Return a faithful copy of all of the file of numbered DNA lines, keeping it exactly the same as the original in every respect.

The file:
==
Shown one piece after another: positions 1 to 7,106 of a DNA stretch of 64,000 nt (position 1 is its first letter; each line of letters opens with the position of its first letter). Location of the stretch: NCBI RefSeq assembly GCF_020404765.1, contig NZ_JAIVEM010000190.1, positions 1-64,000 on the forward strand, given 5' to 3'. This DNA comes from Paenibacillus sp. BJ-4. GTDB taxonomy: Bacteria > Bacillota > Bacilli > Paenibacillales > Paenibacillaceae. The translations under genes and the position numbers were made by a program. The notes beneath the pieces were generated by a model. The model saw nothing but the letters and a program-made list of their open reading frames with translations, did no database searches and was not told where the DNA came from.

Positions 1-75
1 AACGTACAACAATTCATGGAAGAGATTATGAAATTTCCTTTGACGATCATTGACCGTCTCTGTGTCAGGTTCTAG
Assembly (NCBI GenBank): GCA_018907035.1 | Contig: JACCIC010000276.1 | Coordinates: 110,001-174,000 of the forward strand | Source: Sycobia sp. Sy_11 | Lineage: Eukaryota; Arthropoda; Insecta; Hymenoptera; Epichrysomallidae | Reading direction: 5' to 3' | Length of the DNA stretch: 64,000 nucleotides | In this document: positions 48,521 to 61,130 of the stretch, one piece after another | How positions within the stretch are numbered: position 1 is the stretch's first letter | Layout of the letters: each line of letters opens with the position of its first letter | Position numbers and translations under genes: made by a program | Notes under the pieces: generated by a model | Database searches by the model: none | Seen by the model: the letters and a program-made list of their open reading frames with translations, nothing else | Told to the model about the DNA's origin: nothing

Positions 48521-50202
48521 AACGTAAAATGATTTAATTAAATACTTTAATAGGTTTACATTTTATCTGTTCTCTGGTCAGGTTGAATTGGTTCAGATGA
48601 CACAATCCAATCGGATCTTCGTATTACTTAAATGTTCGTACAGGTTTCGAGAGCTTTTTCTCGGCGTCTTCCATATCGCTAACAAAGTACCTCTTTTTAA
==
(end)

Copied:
Shown one piece after another: positions 1 to 7,106 of a DNA stretch of 64,000 nt (position 1 is its first letter; each line of letters opens with the position of its first letter). Location of the stretch: NCBI RefSeq assembly GCF_020404765.1, contig NZ_JAIVEM010000190.1, positions 1-64,000 on the forward strand, given 5' to 3'. This DNA comes from Paenibacillus sp. BJ-4. GTDB taxonomy: Bacteria > Bacillota > Bacilli > Paenibacillales > Paenibacillaceae. The translations under genes and the position numbers were made by a program. The notes beneath the pieces were generated by a model. The model saw nothing but the letters and a program-made list of their open reading frames with translations, did no database searches and was not told where the DNA came from.

Positions 1-75
1 AACGTACAACAATTCATGGAAGAGATTATGAAATTTCCTTTGACGATCATTGACCGTCTCTGTGTCAGGTTCTAG
Assembly (NCBI GenBank): GCA_018907035.1 | Contig: JACCIC010000276.1 | Coordinates: 110,001-174,000 of the forward strand | Source: Sycobia sp. Sy_11 | Lineage: Eukaryota; Arthropoda; Insecta; Hymenoptera; Epichrysomallidae | Reading direction: 5' to 3' | Length of the DNA stretch: 64,000 nucleotides | In this document: positions 48,521 to 61,130 of the stretch, one piece after another | How positions within the stretch are numbered: position 1 is the stretch's first letter | Layout of the letters: each line of letters opens with the position of its first letter | Position numbers and translations under genes: made by a program | Notes under the pieces: generated by a model | Database searches by the model: none | Seen by the model: the letters and a program-made list of their open reading frames with translations, nothing else | Told to the model about the DNA's origin: nothing

Positions 48521-50202
48521 AACGTAAAATGATTTAATTAAATACTTTAATAGGTTTACATTTTATCTGTTCTCTGGTCAGGTTGAATTGGTTCAGATGA
48601 CACAATCCAATCGGATCTTCGTATTACTTAAATGTTCGTACAGGTTTCGAGAGCTTTTTCTCGGCGTCTTCCATATCGCTAACAAAGTACCTCTTTTTAA